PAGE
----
Eighty-six per cent of those diagnosed with FAS were of aboriginal origin. University of Saskatchewan community health and epidemiology professor Brian Habbick cautions against painting it as a problem only affecting Natives.

"Alcoholism is more prevalent in disadvantaged populations. We should pay attention to that," he said.

Children afflicted with full-blown FAS display both physical and mental characteristics. Those with partial FAS may not have the physical abnormalities, but they display the same behavioral and psychological problems.

These include a low IQ, difficulty in learning from experience, poor judgment, poor cause and effect reasoning and an unawareness of the consequences of behavior.

These are the very attributes that can lead to crime, Nanson said.

"They are very impulsive and do things that are not well thought out, and they get into significant difficulty from that," she said.

"The malicious intent is seldom there. I find they're exploited by more talented criminals to do some of the running, if you like, and they're more likely to get caught."

Nanson said a study done at Sunnyhill Hospital in Burnaby, B.C. found up to 40 per cent of the youth in custody had alcohol exposure during pregnancy. Given the results of the Saskatchewan FAS study, she said it's fair to extrapolate similar numbers here.

"There is an increasing number of cases reaching the courts because we've been diagnosing this for about 20 years. Those individuals are now in adolescence and adulthood, and at a prime age for when they're going to be involved in the court system," she said.

"It presents tremendous challenges, and I'm not sure the courts always understand."

Habbick added that, given the strict diagnostic criteria used in the study, "you're only looking at the tip of the iceberg.

"For every full case of fetal alcohol syndrome, there are four out there with the partial effects."

Healy says his personal experience working with youth as a legal aid lawyer supports Nanson's assessment.

"All too often, I find there are children who aren't able to moderate their behavior in even the most obvious ways, even when there are strong rewards," he said.

"Instead, they are doing things that are going to cause them a great amount of personal pain, for no gain. When I see them, I've got to think there's something going on there."

Shirley LeClaire of Social Services' Family Service Bureau says "there's been a longstanding history in our community of not giving this the attention it needs.

"It's one of the areas where there's not a lot of attention paid, especially fetal alcohol effects, because you don't have the physical attributes," she said.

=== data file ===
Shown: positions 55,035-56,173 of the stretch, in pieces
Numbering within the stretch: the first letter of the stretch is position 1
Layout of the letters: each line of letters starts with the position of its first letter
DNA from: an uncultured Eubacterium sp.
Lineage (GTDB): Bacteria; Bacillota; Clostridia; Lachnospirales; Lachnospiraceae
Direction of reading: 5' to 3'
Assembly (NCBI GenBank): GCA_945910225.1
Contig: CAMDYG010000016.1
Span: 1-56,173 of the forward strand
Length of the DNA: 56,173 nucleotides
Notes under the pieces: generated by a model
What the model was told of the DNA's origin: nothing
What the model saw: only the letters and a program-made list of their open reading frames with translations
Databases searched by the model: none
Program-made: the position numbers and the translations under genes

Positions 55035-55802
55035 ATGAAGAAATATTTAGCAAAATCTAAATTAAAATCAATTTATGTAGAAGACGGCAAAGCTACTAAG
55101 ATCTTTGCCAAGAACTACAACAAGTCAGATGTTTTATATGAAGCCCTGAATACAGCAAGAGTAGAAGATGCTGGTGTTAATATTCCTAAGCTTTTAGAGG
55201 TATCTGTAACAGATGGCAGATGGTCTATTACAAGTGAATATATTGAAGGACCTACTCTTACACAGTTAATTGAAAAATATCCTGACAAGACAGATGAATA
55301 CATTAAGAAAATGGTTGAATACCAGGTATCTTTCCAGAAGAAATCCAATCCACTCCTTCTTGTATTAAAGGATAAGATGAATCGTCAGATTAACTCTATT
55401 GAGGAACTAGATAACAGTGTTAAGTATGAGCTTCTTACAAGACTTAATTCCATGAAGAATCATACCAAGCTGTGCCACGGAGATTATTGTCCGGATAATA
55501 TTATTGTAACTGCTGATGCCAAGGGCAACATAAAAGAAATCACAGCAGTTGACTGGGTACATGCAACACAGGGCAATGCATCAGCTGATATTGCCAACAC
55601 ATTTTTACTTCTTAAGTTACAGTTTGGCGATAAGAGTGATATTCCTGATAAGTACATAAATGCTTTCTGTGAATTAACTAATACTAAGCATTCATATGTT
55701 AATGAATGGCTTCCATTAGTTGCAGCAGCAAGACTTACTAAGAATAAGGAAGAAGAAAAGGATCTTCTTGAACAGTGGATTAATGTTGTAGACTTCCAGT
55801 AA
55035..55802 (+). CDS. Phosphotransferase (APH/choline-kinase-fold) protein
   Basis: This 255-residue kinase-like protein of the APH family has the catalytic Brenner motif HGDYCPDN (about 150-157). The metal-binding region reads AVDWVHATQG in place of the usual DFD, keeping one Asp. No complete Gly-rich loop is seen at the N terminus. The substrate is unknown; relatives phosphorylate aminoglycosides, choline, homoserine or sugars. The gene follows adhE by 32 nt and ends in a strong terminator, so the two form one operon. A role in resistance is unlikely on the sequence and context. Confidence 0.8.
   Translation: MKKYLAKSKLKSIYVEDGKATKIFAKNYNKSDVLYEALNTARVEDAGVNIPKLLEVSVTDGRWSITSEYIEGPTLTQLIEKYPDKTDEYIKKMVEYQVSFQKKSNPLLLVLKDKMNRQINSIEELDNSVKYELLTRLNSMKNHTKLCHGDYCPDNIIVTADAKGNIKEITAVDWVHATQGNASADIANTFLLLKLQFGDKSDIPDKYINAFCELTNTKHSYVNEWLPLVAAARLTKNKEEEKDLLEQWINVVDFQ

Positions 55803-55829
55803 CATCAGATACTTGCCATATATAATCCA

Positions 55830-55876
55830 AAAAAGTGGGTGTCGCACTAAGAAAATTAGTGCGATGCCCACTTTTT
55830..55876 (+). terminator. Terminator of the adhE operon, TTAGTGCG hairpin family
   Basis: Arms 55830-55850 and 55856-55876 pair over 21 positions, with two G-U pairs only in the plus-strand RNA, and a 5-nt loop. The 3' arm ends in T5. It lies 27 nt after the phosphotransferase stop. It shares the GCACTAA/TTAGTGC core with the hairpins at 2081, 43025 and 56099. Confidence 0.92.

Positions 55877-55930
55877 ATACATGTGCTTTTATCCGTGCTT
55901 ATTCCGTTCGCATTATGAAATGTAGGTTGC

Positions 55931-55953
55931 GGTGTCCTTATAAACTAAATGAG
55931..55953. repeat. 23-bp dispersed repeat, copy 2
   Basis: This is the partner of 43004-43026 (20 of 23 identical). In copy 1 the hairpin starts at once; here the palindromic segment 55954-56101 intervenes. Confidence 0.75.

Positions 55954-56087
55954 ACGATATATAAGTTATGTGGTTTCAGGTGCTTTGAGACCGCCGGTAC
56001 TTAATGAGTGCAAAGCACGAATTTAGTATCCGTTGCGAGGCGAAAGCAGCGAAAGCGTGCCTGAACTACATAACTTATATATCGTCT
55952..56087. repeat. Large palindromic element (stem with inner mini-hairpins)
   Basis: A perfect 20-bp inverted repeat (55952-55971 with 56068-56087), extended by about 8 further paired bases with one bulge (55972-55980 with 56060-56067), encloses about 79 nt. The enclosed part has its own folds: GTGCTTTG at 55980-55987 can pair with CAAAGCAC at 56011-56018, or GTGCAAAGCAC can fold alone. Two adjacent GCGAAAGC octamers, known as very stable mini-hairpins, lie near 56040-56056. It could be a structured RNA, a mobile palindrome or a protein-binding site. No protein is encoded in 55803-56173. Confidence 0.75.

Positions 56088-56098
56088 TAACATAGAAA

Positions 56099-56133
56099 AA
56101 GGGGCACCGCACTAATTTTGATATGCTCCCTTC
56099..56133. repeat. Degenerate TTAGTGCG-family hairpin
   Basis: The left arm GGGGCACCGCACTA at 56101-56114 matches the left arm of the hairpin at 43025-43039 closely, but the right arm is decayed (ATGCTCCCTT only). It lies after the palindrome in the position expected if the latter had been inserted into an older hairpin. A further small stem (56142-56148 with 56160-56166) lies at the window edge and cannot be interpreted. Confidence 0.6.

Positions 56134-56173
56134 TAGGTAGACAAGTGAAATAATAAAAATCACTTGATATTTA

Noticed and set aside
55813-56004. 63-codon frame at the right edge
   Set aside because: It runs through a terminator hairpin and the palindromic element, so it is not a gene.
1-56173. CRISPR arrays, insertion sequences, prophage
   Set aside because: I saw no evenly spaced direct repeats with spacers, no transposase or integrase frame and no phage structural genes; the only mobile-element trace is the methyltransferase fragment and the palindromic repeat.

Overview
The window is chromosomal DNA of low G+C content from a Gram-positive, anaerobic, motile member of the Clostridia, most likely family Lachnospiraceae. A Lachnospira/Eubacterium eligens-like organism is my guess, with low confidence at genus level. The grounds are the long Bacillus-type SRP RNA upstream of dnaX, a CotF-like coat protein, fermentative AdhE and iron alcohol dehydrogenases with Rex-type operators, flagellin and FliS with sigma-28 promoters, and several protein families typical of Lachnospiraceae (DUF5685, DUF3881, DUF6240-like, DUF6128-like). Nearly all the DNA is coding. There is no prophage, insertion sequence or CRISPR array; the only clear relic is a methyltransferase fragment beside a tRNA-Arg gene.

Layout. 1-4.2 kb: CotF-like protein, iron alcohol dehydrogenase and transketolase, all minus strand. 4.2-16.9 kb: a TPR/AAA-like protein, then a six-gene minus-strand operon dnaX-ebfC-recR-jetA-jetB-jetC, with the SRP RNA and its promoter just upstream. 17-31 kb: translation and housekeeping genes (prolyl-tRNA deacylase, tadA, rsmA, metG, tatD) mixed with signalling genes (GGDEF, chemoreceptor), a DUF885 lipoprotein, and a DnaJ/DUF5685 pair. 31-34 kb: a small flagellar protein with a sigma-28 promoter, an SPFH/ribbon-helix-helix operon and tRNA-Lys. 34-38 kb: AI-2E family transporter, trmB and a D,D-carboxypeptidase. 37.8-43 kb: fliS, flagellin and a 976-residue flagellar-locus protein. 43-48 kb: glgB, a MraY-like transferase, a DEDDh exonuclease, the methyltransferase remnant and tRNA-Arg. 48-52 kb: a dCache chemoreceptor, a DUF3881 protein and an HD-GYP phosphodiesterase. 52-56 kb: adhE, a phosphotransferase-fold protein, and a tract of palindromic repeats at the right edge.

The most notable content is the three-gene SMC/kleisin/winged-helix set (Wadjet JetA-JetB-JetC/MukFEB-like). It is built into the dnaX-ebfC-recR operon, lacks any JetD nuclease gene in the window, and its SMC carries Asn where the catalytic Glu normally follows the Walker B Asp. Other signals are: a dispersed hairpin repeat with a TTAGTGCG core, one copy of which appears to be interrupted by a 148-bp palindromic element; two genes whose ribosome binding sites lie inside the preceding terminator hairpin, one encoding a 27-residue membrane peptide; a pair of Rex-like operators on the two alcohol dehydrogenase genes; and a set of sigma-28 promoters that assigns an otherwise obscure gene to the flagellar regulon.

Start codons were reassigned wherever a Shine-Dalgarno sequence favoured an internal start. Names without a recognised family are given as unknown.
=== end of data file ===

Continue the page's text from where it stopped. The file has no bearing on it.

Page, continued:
"The whole area of FAS and fetal alcohol effects is significant because the way that our system is set up to deal with kids is obviously not going to work for them."

One of the ironies is that children with FAS often make model prisoners, Nanson said.

"In terms of the justice system handling individuals with this, one of the things they fail to understand is that FAS people do very well in structured environments," she said.

"Often people are fooled in the early stages of treatment into thinking somebody is doing really well, not realizing that they're doing really well because all the opportunities for them not to do well are taken care of in a structured program.

"There is a point where the individual with FAS falls apart again."

Zakreski's piece on Scandal of the Century | See also Tisdale case

Newspaper and reporter charged with Violating a Publication Ban

Valerie Montgomery-Bull was devastated in November 1999 when she read a Saskatoon StarPhoenix newspaper article about the teenage girl who murdered her mother. The article was entitled 'When Teenagers Kill: the deadly effects of Fetal Alcohol Syndrome,' and was written by StarPhoenix reporter Dan Zakreski. Montgomery-Bull believes that the article made Serena Nicotine look innocent and contained details about the crime that she herself did not know. She was very upset about it and believes that journalists and the media should both be held accountable for their work.

Both Dan Zakreski and the StarPhoenix have been charged with two counts each of breaching publication bans im-posed by judges in the case against Serena Nicotine and Catherine McKenzie. The StarPhoenix and Zakreski have pleaded not guilty. Nicotine and McKenzie were both 15 when they murdered 58-year-old Helen Montgomery in 1997. Helen operated a community home for troubled youths and had taken Serena and Catherine into her care.

The girls eventually pleaded guilty to second-degree murder in adult court. Nicotine received a life sentence without parole for 7 years and McKenzie has yet to be sentenced. A preliminary hearing is scheduled for November of this year. Zakreski and the StarPhoenix are confident that they will be vindicated. They insist that the newspaper did not use information from the hearings, which were subject to publication bans.

Valerie Montgomery-Bull is encouraged that criminal charges have been laid and is hoping that some justice results. May 2001 (from a Victims' Rights website)